Philosopher Alain de Botton On Religion For Atheists
Philosopher Alain de Botton says it’s time for those who believe in religion and those who don’t to stop denigrating each other and find common ground on art, community and morality.
Tuesday on Up to Date, guest host Brian Ellison speaks with de Botton about his newest book, Religion for Atheists: A Non-believer's Guide to the Uses of Religion in which de Botton, an atheist himself, examines what believers give up when they realize they no longer buy into "miracles, spirits or tales of burning shrubbery."
Alain De Botton speaks at 7:30 p.m. Wednesday March 14 at KU's Woodruff Auditorium in the Kansas Union. His lecture, "Religion for Atheists," is part of the Hall Center for the Humanities' 2011-2012 Lecture Series. The event is free and open to the public.
Alain de Botton was born in Zurich, Switzerland in 1969 and now lives in London. He is a writer of essayistic books that have been described as a 'philosophy of everyday life.' He’s written on love, travel, architecture and literature. His books have been bestsellers in 30 countries. Alain also started and helps to run a school in London called The School of Life, dedicated to a new vision of education. Alain's latest book is titled Religion for Atheists and is published in the Netherlands, Italy, Korea, Turkey and Brazil in 2011 and in the UK, US and other territories in 2012. Alain started writing at a young age. His first book, Essays in Love [titled On Love in the US], was published when he was twenty-three.
Excerpt: Religion For Atheists
From Part One: "Wisdom without Doctrine"
The most boring and unproductive question one can ask of any religion is whether or not it is true — in terms of being handed down from heaven to the sound of trumpets and supernaturally governed by prophets and celestial beings.
To save time, and at the risk of losing readers painfully early on in this project, let us bluntly state that of course no religions are true in any God-given sense. This is a book for people who are unable to believe in miracles, spirits or tales of burning shrubbery, and have no deep interest in the exploits of unusual men and women like the thirteenth-century saint Agnes of Montepulciano, who was said to be able to levitate two feet off the ground while praying and to bring children back from the dead –- and who, at the end of her life (supposedly), ascended to heaven from southern Tuscany on the back of an angel.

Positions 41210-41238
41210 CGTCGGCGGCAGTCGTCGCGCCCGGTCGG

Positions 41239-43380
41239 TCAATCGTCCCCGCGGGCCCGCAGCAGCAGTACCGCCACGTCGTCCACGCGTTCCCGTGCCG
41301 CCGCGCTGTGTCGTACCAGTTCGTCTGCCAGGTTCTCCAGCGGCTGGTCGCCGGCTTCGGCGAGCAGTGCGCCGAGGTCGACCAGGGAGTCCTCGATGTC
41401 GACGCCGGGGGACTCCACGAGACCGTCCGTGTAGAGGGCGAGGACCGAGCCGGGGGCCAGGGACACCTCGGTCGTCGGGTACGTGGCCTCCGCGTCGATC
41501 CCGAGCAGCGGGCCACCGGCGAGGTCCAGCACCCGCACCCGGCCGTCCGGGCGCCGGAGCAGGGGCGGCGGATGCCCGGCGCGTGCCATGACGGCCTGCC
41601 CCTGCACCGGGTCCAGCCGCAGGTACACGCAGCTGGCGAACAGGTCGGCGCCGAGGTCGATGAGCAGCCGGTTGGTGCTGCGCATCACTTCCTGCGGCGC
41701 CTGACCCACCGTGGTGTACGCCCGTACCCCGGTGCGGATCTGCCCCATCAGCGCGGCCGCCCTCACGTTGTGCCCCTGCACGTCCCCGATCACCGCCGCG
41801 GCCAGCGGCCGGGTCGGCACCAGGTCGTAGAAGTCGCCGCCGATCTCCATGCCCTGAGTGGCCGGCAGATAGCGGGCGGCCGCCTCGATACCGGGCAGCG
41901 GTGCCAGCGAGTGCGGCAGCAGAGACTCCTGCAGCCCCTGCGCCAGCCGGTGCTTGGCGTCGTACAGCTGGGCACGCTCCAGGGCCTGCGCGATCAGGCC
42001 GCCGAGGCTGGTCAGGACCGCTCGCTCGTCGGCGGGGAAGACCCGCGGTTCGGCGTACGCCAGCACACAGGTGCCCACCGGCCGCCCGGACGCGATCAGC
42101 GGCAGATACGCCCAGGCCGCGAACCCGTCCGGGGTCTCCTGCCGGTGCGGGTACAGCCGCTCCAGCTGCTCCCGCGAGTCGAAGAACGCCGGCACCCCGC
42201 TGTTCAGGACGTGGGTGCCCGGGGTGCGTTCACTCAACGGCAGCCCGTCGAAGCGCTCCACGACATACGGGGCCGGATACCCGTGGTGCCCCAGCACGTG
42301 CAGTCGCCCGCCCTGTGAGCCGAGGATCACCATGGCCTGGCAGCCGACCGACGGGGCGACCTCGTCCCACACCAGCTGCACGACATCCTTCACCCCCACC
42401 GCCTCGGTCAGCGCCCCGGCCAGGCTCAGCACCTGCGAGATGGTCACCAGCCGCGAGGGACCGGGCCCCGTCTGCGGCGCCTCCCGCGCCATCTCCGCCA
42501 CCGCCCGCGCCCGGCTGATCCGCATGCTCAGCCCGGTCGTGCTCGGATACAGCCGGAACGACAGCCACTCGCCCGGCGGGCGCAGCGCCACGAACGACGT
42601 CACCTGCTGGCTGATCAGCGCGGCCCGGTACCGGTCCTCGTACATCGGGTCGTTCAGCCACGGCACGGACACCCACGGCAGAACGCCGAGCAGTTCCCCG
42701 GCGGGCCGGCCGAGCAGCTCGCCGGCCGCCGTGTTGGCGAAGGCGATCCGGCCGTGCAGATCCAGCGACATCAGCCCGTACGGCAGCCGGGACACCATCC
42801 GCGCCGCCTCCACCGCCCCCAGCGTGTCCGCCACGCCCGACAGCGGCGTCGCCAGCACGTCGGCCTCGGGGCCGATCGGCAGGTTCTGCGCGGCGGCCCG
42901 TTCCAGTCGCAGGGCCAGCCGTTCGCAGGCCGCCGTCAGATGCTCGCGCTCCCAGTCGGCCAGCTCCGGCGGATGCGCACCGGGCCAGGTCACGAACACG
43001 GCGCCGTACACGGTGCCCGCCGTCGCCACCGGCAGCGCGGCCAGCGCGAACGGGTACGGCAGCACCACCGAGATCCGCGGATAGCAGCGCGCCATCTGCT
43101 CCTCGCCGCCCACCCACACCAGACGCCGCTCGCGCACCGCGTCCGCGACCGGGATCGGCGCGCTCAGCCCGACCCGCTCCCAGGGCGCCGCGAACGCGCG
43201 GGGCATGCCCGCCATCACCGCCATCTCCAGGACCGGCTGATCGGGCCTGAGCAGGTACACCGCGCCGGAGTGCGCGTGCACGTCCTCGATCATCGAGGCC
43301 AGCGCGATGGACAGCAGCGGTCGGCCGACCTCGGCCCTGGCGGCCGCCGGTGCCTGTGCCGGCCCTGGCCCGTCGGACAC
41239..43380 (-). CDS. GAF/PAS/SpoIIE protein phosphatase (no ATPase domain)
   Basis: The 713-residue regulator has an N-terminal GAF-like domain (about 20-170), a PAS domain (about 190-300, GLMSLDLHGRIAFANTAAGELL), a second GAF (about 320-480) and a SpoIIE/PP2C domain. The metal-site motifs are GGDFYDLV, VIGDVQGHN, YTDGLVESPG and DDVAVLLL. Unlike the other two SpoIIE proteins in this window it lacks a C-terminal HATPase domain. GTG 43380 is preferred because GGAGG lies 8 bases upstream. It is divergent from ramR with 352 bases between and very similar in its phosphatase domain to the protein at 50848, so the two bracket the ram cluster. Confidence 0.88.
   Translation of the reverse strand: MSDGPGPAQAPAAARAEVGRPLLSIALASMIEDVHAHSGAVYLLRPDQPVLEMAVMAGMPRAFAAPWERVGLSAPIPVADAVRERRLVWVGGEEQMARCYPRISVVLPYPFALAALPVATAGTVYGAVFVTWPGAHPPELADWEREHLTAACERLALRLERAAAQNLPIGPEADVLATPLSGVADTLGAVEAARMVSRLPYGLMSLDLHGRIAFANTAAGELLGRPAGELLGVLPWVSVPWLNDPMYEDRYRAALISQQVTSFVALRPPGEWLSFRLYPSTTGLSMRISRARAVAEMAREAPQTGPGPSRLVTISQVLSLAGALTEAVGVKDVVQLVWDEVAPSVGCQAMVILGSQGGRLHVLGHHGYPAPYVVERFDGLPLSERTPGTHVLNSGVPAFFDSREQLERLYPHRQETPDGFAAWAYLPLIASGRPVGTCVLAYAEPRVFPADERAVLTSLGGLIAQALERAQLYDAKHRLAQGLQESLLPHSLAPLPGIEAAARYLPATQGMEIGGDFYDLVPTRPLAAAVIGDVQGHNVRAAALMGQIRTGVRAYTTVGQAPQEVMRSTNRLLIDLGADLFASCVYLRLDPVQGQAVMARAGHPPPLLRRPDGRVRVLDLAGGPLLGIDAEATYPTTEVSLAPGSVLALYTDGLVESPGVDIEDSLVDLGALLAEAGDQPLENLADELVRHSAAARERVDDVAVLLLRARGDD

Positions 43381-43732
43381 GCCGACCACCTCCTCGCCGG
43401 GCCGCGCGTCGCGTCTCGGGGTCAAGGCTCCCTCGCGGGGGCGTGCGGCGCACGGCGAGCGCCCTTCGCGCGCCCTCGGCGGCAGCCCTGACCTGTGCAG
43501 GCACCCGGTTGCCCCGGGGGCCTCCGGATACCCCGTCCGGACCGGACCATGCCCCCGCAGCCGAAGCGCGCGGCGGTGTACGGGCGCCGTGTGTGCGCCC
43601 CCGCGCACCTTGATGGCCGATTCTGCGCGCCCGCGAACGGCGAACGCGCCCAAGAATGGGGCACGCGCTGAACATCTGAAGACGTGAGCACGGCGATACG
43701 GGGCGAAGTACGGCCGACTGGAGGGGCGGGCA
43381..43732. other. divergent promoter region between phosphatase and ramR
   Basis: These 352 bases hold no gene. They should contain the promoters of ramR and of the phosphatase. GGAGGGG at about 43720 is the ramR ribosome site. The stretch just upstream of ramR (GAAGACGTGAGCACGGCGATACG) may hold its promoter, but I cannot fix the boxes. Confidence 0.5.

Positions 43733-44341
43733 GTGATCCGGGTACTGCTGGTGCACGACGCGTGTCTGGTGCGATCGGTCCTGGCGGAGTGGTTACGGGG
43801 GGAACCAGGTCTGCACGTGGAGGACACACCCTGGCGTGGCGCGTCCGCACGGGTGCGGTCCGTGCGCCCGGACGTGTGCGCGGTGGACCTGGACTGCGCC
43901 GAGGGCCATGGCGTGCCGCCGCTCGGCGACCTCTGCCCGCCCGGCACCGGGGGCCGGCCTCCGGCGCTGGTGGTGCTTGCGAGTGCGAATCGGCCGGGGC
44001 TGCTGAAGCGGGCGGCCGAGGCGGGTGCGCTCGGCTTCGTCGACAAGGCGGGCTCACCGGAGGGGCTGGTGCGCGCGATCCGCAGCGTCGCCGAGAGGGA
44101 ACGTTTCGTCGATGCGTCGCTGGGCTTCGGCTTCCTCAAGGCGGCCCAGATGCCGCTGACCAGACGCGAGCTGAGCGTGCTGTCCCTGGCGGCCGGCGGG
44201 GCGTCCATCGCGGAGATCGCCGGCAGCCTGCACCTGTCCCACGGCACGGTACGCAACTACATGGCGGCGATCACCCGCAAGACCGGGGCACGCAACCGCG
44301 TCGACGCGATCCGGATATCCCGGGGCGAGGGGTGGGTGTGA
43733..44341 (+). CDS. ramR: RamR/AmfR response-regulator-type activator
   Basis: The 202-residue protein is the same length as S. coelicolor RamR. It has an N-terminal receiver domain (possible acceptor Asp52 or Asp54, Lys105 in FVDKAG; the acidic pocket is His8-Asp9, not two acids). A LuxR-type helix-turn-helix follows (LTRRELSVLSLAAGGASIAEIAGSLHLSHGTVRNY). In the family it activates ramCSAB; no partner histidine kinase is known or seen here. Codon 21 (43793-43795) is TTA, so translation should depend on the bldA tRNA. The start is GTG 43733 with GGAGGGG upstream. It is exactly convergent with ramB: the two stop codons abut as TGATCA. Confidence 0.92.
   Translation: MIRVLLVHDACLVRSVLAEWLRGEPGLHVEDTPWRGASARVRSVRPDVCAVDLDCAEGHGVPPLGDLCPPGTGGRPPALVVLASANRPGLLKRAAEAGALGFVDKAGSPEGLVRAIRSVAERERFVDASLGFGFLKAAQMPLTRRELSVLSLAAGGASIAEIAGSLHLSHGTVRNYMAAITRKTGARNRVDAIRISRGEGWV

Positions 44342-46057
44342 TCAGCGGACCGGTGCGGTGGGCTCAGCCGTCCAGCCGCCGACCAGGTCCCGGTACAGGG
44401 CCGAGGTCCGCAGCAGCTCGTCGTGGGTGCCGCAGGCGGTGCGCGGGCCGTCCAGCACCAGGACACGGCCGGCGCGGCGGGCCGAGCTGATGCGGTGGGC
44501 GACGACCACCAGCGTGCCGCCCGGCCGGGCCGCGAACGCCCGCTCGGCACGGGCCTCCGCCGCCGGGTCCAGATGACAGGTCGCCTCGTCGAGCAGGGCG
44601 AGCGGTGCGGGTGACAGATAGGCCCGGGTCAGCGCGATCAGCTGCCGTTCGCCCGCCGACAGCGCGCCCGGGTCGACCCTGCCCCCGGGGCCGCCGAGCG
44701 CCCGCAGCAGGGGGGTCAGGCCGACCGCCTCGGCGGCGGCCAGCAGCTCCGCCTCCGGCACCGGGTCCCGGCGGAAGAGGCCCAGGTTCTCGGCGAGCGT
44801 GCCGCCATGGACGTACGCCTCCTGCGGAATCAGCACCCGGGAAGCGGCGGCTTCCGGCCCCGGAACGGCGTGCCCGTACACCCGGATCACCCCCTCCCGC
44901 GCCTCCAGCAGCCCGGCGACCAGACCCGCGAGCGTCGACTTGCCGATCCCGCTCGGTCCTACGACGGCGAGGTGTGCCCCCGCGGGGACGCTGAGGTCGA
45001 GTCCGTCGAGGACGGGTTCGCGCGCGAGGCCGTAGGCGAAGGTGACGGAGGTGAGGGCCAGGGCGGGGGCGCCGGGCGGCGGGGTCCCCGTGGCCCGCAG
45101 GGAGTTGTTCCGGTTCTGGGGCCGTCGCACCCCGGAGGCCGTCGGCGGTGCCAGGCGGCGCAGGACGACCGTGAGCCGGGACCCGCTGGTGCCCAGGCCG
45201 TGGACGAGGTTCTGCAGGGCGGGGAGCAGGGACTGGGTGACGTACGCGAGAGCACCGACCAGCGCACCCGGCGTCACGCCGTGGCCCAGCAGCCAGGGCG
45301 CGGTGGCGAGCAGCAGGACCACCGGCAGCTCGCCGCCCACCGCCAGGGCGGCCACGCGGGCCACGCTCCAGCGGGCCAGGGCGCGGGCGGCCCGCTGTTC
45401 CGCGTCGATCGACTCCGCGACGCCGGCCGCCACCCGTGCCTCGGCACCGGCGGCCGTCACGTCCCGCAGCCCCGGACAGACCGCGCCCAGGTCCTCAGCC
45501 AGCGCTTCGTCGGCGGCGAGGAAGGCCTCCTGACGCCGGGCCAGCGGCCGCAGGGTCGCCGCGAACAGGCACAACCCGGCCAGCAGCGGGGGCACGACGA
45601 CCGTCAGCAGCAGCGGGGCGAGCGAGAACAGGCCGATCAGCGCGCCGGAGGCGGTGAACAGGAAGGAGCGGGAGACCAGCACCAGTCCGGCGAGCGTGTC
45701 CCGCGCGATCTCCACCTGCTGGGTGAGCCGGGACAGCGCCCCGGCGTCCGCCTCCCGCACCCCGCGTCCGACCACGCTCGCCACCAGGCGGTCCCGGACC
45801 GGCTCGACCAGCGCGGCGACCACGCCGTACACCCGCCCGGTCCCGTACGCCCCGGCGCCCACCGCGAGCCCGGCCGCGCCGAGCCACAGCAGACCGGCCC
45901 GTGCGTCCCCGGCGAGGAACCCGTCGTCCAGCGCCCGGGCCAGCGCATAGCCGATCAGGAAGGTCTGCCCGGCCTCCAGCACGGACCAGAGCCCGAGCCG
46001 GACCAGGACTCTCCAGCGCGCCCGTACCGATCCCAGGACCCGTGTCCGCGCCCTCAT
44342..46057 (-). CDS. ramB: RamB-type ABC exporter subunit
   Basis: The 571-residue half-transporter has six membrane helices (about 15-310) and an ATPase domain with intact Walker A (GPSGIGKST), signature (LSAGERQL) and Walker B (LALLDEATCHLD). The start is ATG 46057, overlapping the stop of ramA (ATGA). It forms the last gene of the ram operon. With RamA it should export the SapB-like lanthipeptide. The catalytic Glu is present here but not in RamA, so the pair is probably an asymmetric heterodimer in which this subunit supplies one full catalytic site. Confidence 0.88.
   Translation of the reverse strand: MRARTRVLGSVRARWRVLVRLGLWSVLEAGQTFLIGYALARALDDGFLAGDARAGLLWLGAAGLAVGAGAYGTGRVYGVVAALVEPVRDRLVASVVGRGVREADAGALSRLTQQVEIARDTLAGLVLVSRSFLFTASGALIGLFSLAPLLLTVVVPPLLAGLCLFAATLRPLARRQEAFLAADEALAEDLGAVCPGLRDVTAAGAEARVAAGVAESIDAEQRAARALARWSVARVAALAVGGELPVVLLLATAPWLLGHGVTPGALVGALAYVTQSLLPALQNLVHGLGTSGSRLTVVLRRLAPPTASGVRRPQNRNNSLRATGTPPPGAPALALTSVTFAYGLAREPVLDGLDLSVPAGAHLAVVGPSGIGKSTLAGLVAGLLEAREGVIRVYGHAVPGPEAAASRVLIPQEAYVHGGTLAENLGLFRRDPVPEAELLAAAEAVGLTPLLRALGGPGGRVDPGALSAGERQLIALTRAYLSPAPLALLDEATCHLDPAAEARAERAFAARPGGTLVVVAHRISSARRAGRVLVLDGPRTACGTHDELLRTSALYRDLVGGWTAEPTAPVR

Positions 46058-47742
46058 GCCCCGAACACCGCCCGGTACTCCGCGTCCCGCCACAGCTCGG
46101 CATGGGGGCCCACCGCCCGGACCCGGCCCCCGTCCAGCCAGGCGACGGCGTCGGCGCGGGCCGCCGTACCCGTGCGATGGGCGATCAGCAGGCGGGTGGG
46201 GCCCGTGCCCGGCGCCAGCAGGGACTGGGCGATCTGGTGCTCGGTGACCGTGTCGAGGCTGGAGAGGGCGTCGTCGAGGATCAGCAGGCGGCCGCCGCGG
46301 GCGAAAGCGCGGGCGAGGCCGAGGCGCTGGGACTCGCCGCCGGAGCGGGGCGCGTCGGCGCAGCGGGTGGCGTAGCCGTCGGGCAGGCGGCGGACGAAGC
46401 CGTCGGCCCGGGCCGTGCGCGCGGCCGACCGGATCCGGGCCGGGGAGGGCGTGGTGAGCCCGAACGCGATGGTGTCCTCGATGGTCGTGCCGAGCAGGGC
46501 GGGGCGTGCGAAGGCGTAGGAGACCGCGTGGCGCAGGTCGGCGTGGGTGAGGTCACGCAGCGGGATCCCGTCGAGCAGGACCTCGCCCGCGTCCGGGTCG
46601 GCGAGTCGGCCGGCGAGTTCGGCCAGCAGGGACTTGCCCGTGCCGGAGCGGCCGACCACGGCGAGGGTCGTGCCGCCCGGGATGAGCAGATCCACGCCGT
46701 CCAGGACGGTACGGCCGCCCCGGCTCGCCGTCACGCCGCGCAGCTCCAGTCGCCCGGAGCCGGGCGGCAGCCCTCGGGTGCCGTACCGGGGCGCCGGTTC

Attempting to prove the non-existence of God can be an entertaining activity for atheists. Tough-minded critics of religion have found much pleasure in laying bare the idiocy of believers in remorseless detail, finishing only when they felt they had shown up their enemies as thorough-going simpletons or maniacs.
Though this exercise has its satisfactions, the real issue is not whether God exists or not, but where to take the argument once one decides that he evidently doesn't. The premise of this book is that it must be possible to remain a committed atheist and nevertheless find religions sporadically useful, interesting and consoling –- and be curious as to the possibilities of importing certain of their ideas and practices into the secular realm.
One can be left cold by the doctrines of the Christian Trinity and the Buddhist Eightfold Path and yet at the same time be interested in the ways in which religions deliver sermons, promote morality, engender a spirit of community, make use of art and architecture, inspire travels, train minds and encourage gratitude at the beauty of spring. In a world beset by fundamentalists of both believing and secular varieties, it must be possible to balance a rejection of religious faith with a selective reverence for religious rituals and concepts.
It is when we stop believing that religions have been handed down from above or else that they are entirely daft that matters become more interesting. We can then recognize that we invented religions to serve two central needs which continue to this day and which secular society has not been able to solve with any particular skill: first, the need to live together in communities in harmony, despite our deeply rooted selfish and violent impulses. And second, the need to cope with terrifying degrees of pain which arise from our vulnerability to professional failure, to troubled relationships, to the death of loved ones and to our decay and demise. God may be dead, but the urgent issues which impelled us to make him up still stir and demand resolutions which do not go away when we have been nudged to perceive some scientific inaccuracies in the tale of the seven loaves and fishes.
The error of modern atheism has been to overlook how many aspects of the faiths remain relevant even after their central tenets have been dismissed. Once we cease to feel that we must either prostrate ourselves before them or denigrate them, we are free to discover religions as repositories of a myriad ingenious concepts with which we can try to assuage a few of the most persistent and unattended ills of secular life.
From Religion for Atheists: A Non-believer's Guide to the Uses of Religion by Alain de Botton. Copyright 2012 by Alain de Botton. Excerpted by permission of Pantheon, a division of Random House Inc. All rights reserved. No part of this excerpt may be reproduced or reprinted without permission in writing from the publisher.